This misguided notion most often meets with two responses, both of which I agree with. The first is that, as Guillermo del Toro points out, animation is not a genre of film but a medium through which a wide variety of stories can be told, and as such it should not be forced into some narrow pigeonhole. The second is that dismissing animated movies as children’s entertainment ignores the existence of films like last year’s nominee Flee, as well as Anomalisa, Mary and Max, Waltz with Bashir, Persepolis, and the magnificent, heartbreaking The Tale of Princess Kaguya, all of which are geared toward more mature audiences; these are the kinds of movies that animation-ignorant Academy voters don’t watch, the result being that the Best Animated Feature Oscar is almost always awarded to a Disney, Pixar, or Disney/Pixar release. And anime has delved into many films not intended for children nor families- but that list is too long.
But there’s a third response that I hear far less, and that I feel deserves an airing. Let’s concede that many animated films are indeed “family entertainment,” designed to please an audience of all ages. The best of Dreamworks’ films, like the How to Train Your Dragon and the Kung Fu Panda trilogies, can be described this way, along with most of Disney/Pixar and even the works of Irish studio Cartoon Saloon (with the possible exception of The Breadwinner). Yes, youngsters are going to want to watch these movies, maybe even repeatedly. And I have to ask: why is that a bad thing?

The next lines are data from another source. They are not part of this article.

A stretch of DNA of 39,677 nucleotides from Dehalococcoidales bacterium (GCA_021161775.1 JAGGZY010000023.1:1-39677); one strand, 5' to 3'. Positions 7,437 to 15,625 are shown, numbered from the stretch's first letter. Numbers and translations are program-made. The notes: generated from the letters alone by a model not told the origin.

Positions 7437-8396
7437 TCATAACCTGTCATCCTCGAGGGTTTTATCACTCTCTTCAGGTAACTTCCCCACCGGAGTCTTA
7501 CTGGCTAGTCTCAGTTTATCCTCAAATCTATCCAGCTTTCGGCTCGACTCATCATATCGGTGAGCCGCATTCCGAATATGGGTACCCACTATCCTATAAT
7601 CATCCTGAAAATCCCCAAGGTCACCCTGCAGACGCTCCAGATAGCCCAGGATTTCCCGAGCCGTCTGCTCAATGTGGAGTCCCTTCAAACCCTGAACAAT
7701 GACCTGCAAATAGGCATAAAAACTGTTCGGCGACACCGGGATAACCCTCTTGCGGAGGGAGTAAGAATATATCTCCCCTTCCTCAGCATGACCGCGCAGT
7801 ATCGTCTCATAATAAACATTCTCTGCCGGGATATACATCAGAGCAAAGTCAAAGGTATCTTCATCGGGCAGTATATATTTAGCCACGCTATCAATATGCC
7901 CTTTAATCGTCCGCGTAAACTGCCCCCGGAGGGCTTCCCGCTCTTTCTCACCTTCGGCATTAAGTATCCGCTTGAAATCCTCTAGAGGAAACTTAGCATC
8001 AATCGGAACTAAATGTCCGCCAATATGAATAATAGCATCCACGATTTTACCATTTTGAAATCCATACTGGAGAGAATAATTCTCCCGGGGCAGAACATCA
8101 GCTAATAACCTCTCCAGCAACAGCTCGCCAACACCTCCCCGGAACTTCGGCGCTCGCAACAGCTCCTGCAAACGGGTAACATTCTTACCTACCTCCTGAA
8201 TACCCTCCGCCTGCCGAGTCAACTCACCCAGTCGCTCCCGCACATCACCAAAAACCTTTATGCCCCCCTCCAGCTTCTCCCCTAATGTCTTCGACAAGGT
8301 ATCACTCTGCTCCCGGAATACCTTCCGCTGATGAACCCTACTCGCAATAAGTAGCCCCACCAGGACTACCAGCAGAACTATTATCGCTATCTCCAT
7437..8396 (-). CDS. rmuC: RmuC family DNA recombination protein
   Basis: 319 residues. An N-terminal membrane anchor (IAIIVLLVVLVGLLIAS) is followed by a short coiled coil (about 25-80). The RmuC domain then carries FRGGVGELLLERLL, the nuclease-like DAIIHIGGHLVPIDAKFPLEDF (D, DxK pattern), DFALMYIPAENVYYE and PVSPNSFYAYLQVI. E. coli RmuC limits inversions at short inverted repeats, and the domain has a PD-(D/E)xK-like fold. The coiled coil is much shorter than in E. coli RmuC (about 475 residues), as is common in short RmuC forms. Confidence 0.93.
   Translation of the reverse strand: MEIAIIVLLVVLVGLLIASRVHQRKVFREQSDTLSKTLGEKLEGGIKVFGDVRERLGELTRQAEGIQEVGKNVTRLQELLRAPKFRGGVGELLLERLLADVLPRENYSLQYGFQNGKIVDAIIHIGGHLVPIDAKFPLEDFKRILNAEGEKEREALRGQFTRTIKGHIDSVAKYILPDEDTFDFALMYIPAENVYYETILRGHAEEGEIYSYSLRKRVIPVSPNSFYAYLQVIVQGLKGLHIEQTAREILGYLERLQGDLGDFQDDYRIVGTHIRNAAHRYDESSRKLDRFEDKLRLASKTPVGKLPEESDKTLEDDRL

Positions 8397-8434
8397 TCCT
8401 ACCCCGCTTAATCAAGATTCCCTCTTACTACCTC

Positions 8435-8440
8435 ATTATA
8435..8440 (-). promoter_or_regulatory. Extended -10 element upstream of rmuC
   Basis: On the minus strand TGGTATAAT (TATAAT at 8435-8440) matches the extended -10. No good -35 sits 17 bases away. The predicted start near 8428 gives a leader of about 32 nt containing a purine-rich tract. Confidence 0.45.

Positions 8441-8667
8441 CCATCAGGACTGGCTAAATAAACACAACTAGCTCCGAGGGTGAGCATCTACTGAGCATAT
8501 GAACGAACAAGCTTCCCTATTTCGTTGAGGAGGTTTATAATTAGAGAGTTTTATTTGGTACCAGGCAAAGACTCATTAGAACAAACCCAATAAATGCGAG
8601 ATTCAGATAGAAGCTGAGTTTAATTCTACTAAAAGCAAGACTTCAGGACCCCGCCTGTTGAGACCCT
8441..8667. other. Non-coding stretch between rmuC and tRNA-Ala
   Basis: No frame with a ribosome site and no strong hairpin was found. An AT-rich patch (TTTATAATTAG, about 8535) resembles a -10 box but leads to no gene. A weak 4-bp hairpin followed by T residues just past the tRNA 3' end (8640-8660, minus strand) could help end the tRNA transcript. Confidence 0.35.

A review of the first Minions film, released back in 2015, made a distinction between it and Pixar’s Inside Out, arguing that while the latter was a family film in the truest sense of the word — a movie that would touch and intrigue child and adult viewers alike — the former was merely “a kids’ film that adults will tolerate.” The live-action Disney princesses and those who share their views fail to understand this distinction. They see all animated films in the same light that the reviewer sees Minions, because they don’t comprehend just how much skill and ingenuity go into crafting a story that can honestly resonate with audiences of all ages. Renowned theologian and SFF author C.S. Lewis once stated, “No book is really worth reading at the age of ten which is not equally — and often far more — worth reading at the age of fifty and beyond.” I would argue that the same logic applies to movies. Well-told stories have value and should be honored, regardless of their presumed target audiences. This is why my husband and I, child-free unless you count our beloved tuxedo cats (and they have no say in what they watch, but Demelza does enjoy “Star Trek Discovery” for Lieutenant Tilley), hurried to the theater to see Inside Out almost as soon as it was released. It’s why when we were waiting in line to see Toy Story 3 in IMAX, almost everyone in line with us was a millennial who had grown up with the first two films and were now eager, as twentysomethings, to reconnect with the Andy’s-Room gang.
As a fifty-three year old woman, I’m drawn to films like Marcel the Shell With Shoes On, Guillermo del Toro’s Pinocchio, and Turning Red for the same reason I would be drawn to any film: their stories are involving and their characters engaging. But they also have something that Tar and The Banshees of Inisherin lack, something we adults in the middle years of life may value more than some folks seem to realize: hope. Many (though far from all) films aimed at adults are made by directors and screenwriters who mistake cynicism for intelligence, who think that scrubbing out sentiment and increasing despair are signs of substance. Yet the best family films offer a mix of wit and warmth that an audience can take heart from. This mix takes real craft to achieve. And it’s past time for the Academy and all other arbiters of culture to honor that craft
*I have not seen Top Gun: Maverick, but my husband has, so I’m working with the information he gave me. He is not the only one who questions the nomination.